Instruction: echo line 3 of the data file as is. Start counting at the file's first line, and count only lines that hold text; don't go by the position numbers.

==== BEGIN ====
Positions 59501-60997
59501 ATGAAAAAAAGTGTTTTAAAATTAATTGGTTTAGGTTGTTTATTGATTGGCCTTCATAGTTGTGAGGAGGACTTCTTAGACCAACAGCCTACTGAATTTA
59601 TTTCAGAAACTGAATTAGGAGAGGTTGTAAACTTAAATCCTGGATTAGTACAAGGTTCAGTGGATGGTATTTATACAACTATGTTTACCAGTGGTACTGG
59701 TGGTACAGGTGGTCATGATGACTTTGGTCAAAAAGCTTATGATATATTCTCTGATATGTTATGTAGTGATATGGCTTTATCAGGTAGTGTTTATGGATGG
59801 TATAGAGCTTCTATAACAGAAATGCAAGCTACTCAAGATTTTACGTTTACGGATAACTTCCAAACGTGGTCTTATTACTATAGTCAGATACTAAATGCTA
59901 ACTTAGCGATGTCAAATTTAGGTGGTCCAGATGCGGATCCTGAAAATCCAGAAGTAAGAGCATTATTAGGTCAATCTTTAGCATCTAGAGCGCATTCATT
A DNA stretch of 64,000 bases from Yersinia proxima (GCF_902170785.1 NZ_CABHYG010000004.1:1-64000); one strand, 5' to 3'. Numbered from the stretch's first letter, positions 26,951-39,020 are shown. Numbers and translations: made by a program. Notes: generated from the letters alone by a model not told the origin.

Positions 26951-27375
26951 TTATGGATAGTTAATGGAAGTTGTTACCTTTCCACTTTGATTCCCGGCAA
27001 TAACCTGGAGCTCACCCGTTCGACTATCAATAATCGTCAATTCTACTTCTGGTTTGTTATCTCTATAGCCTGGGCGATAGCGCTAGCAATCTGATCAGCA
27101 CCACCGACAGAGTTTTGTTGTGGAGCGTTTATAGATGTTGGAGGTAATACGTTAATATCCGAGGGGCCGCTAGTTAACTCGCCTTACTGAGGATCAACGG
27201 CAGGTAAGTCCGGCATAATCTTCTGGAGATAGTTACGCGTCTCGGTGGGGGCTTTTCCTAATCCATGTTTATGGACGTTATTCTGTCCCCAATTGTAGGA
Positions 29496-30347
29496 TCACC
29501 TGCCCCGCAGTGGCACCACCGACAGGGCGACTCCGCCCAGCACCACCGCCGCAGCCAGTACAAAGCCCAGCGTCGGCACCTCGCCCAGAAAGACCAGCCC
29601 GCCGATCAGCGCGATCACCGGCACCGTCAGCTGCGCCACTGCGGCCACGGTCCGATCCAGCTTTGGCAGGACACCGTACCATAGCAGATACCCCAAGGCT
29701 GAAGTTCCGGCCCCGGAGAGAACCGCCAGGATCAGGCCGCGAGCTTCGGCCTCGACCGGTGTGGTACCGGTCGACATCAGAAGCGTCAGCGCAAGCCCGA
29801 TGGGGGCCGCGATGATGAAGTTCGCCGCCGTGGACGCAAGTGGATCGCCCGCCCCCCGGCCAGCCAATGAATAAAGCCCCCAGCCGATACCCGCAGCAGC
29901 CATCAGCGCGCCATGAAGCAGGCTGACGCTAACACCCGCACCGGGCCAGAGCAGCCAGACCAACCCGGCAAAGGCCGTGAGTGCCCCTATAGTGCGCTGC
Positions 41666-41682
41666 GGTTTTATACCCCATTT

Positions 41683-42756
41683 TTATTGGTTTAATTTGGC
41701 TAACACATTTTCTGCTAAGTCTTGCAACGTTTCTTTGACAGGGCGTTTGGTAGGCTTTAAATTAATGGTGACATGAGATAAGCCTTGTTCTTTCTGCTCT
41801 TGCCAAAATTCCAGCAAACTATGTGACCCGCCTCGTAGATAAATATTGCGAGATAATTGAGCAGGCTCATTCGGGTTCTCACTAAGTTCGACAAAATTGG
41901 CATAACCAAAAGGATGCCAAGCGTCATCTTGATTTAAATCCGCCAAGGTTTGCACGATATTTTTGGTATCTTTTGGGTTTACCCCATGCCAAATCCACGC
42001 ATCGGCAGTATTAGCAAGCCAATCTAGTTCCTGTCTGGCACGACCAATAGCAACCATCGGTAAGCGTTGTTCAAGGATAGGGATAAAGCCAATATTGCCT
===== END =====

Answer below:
59601 TTTCAGAAACTGAATTAGGAGAGGTTGTAAACTTAAATCCTGGATTAGTACAAGGTTCAGTGGATGGTATTTATACAACTATGTTTACCAGTGGTACTGG